Radicalisation and the Impact on Children and Young People
Radicalisation is defined by the Youth Justice Board as a process of change, a personal and political transformation from one condition to another. Recent scholars argue that becoming radicalised is, for most people, a gradual process and one that requires a progression through distinct stage and happens neither quickly nor easily (Horgan, 2005; Sibler and Bhatt, 2007).
Radicalisation is a delicate subject, but an essential one to understand when working with vulnerable children and young people. A person does not become instantly 'radicalised' but instead are gradually exposed to influences which may accelerate their thought processes. When working with vulnerable young people, it is essential to be aware of the risks associated with radicalisation n, how to identify possible concerns and identify with the role social settings and networks play in the radicalisation process.
This training course confirms the meaning of radicalisation and associated terms and identifies the models of the radicalisation process from 'early involvement' to 'operationally active'. The course considers the different theories of the radicalisation process including the ‘staircase of terrorism’ and the ‘prevent pyramid’ and the biological, psychological and social theories of radicalisation.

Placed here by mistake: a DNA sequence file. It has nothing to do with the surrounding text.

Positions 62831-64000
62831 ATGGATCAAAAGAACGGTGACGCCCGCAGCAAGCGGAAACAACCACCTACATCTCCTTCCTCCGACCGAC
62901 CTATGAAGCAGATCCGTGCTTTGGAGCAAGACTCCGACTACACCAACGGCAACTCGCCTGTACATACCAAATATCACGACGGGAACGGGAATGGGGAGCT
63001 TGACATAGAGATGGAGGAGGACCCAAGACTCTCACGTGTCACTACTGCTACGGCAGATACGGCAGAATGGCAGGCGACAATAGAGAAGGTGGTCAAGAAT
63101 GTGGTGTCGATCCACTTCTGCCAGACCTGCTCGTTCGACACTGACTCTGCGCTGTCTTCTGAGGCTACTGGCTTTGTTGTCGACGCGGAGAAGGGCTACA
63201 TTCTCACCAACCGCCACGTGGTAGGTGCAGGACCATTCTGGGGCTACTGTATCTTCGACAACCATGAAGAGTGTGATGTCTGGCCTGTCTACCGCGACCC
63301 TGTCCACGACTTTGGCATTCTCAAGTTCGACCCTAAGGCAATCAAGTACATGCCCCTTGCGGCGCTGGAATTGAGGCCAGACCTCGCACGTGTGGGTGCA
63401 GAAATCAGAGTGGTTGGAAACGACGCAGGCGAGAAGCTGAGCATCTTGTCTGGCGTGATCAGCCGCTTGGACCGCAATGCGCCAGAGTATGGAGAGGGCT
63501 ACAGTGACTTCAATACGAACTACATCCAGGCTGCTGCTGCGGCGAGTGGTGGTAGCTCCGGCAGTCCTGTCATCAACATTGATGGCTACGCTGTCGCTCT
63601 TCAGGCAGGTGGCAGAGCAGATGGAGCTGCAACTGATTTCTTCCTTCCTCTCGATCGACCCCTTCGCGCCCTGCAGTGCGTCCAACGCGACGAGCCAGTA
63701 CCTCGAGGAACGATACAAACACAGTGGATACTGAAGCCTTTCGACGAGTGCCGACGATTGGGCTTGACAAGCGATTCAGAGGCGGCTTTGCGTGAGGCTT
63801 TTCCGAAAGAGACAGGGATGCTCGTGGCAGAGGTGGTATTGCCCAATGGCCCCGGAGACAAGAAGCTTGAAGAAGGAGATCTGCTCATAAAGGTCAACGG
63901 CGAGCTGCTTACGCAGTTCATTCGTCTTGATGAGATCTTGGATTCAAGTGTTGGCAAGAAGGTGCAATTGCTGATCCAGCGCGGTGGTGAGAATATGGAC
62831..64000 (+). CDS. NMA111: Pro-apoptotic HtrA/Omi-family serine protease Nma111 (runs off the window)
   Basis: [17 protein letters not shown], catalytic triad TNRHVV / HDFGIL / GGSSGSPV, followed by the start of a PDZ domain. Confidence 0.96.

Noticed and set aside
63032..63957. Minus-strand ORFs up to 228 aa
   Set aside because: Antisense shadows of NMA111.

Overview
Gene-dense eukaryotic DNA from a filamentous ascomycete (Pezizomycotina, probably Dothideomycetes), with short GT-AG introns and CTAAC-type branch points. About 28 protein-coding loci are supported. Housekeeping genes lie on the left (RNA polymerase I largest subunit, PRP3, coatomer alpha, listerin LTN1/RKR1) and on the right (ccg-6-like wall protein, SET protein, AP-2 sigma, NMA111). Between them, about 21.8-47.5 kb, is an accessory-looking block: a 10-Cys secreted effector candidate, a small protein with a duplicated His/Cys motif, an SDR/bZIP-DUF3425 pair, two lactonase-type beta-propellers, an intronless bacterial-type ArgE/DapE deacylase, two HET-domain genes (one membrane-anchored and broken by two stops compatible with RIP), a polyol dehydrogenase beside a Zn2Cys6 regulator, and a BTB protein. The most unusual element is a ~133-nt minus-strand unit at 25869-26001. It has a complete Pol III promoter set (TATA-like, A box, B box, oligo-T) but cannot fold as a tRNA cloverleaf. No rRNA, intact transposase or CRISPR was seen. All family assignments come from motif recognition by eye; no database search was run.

This course also considers the individual risk factors of working with children and young people and their vulnerabilities to the influences of radicalisation and discusses how the 'Violent Extremist Risk Assessment' can be adapted and used as a preventative tool when supporting children and young people.
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